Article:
In this landmark work, Pulitzer Prize–winning author Ted Morgan examines the McCarthyite strain in American politics, from its origins in the period that followed the Bolshevik Revolution to the present. Morgan argues that Senator Joseph McCarthy did not emerge in a vacuum—he was, rather, the most prominent in a long line of men who exploited the issue of Communism for political advantage.
In 1918, America invaded Russia in an attempt at regime change. Meanwhile, on the home front, the first of many congressional investigations of Communism was conducted. Anarchist bombs exploded from coast to coast, leading to the political repression of the Red Scare.
Soviet subversion and espionage in the United States began in 1920, under the cover of a trade mission. Franklin Delano Roosevelt granted the Soviets diplomatic recognition in 1933, which gave them an opportunity to expand their spy networks by using their embassy and consulates as espionage hubs. Simultaneously, the American Communist Party provided a recruitment pool for homegrown spies. Martin Dies, Jr., the first congressman to make his name as a Red hunter, developed solid information on Communist subversion through his Un-American Activities Committee. However, its hearings were marred by partisan attacks on the New Deal, presaging McCarthy.
The most pervasive period of Soviet espionage came during World War II, when Russia, as an ally of the United States, received military equipment financed under the policy of lend-lease. It was then that highly placed spies operated inside the U.S. government and in America’s nuclear facilities. Thanks to the Venona transcripts of KGB cable traffic, we now have a detailed account of wartime Soviet espionage, down to the marital problems of Soviet spies and the KGB’s abject efforts to capture deserting Soviet seamen on American soil.
During the Truman years, Soviet espionage was in disarray following the defections of Elizabeth Bentley and Igor Gouzenko. The American Communist Party was much diminished by a number of measures, including its expulsion from the labor unions, the prosecution of its leaders under the Smith Act, and the weeding out, under Truman’s loyalty program, of subversives in government. As Morgan persuasively establishes, by the time McCarthy exploited the Red issue in 1950, the battle against Communists had been all but won by the Truman administration.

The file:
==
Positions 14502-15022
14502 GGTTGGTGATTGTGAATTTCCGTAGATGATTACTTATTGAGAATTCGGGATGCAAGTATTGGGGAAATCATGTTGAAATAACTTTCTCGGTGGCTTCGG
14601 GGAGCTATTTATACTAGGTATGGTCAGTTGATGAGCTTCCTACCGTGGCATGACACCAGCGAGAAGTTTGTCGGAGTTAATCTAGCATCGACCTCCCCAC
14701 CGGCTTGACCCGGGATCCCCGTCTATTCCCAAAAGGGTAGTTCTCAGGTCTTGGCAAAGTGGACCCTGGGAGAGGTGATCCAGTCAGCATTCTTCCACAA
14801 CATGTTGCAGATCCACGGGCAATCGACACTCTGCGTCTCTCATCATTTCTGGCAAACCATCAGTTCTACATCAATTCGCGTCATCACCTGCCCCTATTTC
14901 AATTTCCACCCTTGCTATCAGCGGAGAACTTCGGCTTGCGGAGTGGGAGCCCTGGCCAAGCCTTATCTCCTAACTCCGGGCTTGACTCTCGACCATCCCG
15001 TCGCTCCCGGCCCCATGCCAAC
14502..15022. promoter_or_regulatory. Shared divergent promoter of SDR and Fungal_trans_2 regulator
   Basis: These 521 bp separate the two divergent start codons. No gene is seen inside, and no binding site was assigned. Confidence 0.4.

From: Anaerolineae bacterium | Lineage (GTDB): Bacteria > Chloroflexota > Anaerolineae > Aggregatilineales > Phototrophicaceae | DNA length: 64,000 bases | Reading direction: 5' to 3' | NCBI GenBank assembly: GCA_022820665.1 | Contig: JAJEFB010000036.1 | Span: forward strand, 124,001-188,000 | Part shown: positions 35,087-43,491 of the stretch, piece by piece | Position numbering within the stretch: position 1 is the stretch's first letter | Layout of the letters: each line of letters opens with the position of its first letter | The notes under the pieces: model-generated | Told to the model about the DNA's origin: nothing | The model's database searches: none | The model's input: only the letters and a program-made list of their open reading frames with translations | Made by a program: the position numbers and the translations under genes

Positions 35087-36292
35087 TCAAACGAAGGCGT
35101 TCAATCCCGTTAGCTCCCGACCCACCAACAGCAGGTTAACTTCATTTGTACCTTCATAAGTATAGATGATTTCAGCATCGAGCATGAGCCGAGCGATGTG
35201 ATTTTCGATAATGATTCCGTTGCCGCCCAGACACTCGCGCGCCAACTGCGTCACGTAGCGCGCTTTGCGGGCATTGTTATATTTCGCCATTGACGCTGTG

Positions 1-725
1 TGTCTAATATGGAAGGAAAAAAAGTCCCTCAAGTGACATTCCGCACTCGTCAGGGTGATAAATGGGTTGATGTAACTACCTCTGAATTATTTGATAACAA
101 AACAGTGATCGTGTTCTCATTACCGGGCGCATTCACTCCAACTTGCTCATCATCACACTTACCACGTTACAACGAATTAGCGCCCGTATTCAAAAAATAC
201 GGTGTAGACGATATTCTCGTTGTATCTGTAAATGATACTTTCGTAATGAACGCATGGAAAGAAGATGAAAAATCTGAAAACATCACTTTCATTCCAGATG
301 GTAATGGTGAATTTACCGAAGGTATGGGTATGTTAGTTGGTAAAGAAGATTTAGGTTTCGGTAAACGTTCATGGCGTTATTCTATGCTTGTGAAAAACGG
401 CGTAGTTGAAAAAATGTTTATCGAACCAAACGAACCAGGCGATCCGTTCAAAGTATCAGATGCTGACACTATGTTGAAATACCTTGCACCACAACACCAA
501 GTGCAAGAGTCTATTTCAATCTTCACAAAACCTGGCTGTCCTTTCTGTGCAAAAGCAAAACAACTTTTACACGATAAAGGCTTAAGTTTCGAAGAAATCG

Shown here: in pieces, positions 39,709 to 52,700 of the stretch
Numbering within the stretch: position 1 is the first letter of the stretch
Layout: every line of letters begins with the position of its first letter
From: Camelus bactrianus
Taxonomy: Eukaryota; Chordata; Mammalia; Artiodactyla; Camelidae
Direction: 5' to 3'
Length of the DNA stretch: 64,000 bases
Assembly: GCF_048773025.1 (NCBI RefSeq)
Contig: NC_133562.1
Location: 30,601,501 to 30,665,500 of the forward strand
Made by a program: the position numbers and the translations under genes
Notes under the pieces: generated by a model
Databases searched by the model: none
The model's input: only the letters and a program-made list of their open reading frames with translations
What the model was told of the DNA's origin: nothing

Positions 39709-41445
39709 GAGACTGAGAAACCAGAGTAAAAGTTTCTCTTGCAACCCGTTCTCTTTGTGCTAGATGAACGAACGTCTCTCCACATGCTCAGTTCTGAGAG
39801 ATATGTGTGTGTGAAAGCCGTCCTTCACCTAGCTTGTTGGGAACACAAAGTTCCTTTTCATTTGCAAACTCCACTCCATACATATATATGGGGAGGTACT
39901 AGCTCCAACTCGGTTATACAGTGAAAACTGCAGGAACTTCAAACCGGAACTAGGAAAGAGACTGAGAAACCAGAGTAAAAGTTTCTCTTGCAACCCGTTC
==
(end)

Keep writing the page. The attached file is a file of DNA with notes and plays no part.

In this bold narrative history, Ted Morgan analyzes the paradoxical culture of fear that seized a nation at the height of its power. Using Joseph McCarthy’s previously unavailable private papers and recently released transcripts of closed hearings of McCarthy’s investigations subcommittee, Morgan provides many new insights into the notorious Red hunter’s methods and motives.
Full of drama and intrigue, finely etched portraits, and political revelations, Reds brings to life a critical period in American history that has profound relevance to our own time.
Ted Morgan is a Pulitzer Prize–winning journalist and the author of biographies of FDR, Churchill, and Maugham, the last of which was a finalist for the National Book Award. He is also the author of Reds: McCarthyism in Twentieth-Century America,… More about Ted Morgan
Paperback | $20.00
Published by Random House Trade Paperbacks Nov 09, 2004| 704 Pages| 5-3/16 x 8| ISBN 9780812973020
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Praise for Pulitzer Prize–winning author Ted Morgan
A Covert Life: Jay Lovestone, Communist, Anti-Communist, and Spymaster
“A rich and detailed account . . . one of the most important and original books in many years about American politics, about the politics of communism in the middle decades of the century, and about the role of the CIA in the political struggles of the cold war. But Morgan’s book does not simply get all that straight; it is also a delight to read. . . . Morgan has a great talent for narrative.” —Thomas Powers, The New York Review of Books
A Shovel of Stars: The Making of the American West—1800 to the Present
“An exhilarating collection of the experiences of Americans as they settled the West during the nineteenth century . . . Morgan keeps the reader’s attention on the individuals who shared the hardships and made successes of the long process.” —James Benet, San Francisco Chronicle Wilderness at Dawn: The Settling of the North American Continent
“Ted Morgan is a master storyteller.” —Mary Beth Norton, The Washington Post Book World